'We are huge fans of using the Frame TV which disguises your TV into looking like realistic artwork,' says Jen and Mar, founders of Interior Fox. 'This method is the absolute best for having the best of both worlds when you love to watch TV but do not want to dominate the room with it. Another method for taking the focus away from a TV is to mix in other framed artwork to create a gallery wall so the TV feels intentional and a part of a conversation.'
5. Curate collections with different shapes and heights
Treat a TV console as you would living room shelving. Even if you are adding just a few pieces you want to ensure there's interest and depth. Definitely avoid symmetry, never flank a TV with two of the same piece, this will only draw focus and make the TV the main feature of the display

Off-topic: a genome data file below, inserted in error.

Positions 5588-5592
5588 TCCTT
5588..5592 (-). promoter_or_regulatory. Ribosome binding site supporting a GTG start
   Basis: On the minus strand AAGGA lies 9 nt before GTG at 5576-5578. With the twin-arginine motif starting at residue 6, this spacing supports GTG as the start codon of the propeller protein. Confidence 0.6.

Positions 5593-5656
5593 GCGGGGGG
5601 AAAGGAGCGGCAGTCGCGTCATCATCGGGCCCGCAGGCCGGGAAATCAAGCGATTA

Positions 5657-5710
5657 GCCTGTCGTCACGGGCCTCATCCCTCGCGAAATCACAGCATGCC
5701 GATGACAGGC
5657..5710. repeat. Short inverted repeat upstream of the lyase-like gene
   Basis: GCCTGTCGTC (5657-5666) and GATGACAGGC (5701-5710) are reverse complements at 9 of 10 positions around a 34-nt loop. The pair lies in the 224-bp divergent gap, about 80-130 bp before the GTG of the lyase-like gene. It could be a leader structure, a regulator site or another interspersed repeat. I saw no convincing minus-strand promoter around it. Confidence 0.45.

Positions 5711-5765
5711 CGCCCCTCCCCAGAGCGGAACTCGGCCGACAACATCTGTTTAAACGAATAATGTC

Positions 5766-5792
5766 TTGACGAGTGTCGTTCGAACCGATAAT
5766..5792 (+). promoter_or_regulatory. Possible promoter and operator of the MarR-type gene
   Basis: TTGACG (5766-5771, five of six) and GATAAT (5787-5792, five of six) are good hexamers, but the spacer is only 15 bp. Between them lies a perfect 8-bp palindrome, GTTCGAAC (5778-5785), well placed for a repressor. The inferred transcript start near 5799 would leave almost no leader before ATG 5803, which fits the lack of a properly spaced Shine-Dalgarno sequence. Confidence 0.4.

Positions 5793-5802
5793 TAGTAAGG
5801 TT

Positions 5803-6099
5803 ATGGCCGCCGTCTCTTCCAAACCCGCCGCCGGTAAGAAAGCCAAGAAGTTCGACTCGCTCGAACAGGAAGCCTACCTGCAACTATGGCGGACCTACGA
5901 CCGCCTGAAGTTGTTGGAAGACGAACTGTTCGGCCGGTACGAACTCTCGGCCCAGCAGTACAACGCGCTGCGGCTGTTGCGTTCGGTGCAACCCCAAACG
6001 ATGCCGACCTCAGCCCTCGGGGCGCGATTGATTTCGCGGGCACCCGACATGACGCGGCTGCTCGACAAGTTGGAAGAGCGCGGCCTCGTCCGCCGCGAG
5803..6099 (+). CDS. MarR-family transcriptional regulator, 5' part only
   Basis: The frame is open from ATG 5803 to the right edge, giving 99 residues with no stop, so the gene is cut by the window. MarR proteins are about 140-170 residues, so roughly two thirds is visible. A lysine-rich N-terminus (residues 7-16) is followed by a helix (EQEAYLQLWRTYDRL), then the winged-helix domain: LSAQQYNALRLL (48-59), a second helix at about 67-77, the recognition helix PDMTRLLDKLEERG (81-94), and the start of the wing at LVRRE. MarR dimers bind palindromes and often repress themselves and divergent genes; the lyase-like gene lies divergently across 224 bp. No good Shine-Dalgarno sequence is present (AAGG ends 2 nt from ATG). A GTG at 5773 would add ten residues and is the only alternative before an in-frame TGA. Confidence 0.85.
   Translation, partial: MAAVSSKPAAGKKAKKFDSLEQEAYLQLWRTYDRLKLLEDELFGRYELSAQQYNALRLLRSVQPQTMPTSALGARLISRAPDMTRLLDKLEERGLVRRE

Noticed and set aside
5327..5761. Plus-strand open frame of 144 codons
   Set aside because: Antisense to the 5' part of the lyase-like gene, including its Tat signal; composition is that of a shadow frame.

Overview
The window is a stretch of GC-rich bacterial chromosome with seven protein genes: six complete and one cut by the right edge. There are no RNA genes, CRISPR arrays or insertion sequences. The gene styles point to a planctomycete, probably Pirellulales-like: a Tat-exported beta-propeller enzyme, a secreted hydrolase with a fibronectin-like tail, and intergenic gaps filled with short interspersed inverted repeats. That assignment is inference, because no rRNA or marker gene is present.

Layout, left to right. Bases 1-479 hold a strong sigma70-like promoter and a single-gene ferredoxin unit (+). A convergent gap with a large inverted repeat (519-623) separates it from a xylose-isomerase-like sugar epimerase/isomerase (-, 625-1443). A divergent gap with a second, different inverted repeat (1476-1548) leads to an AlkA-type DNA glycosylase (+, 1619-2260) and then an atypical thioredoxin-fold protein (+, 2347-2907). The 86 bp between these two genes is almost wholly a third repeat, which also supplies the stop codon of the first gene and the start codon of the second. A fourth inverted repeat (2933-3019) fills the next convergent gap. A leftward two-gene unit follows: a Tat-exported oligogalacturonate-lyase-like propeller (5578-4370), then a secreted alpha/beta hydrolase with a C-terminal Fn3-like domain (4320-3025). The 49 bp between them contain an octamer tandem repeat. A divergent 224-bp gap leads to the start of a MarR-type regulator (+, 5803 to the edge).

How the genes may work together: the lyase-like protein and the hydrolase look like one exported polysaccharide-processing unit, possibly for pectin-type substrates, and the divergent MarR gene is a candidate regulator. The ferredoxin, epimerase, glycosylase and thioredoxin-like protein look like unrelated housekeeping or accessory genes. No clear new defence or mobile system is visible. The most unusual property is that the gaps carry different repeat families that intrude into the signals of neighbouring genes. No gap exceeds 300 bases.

'When styling, start by clearing the entire surface and bring your decor in one piece at a time, stepping back to review and make adjustments throughout. I tend to always include a short stack of my favorite coffee table books, which double as a platform for fun objects or a vase. The real trick is to not overcrowd the surface and use a mix of decor that is meaningful to you.' explains designer Becky Shea.
'When I'm adding decorative objects to the surface of a console table, I like to use a design trick called the 'rule of threes.' You can rarely go wrong by crafting a styled vignette with one vertical item, one horizontal item, and one sculptural item,' adds designer Kathy Kuo. 'So the combination of a vase of flowers, a coffee table book, and a decorative crystal sculpture is likely to work really well. I also always love a nice decorative tray when it comes to surface styling of any kind.'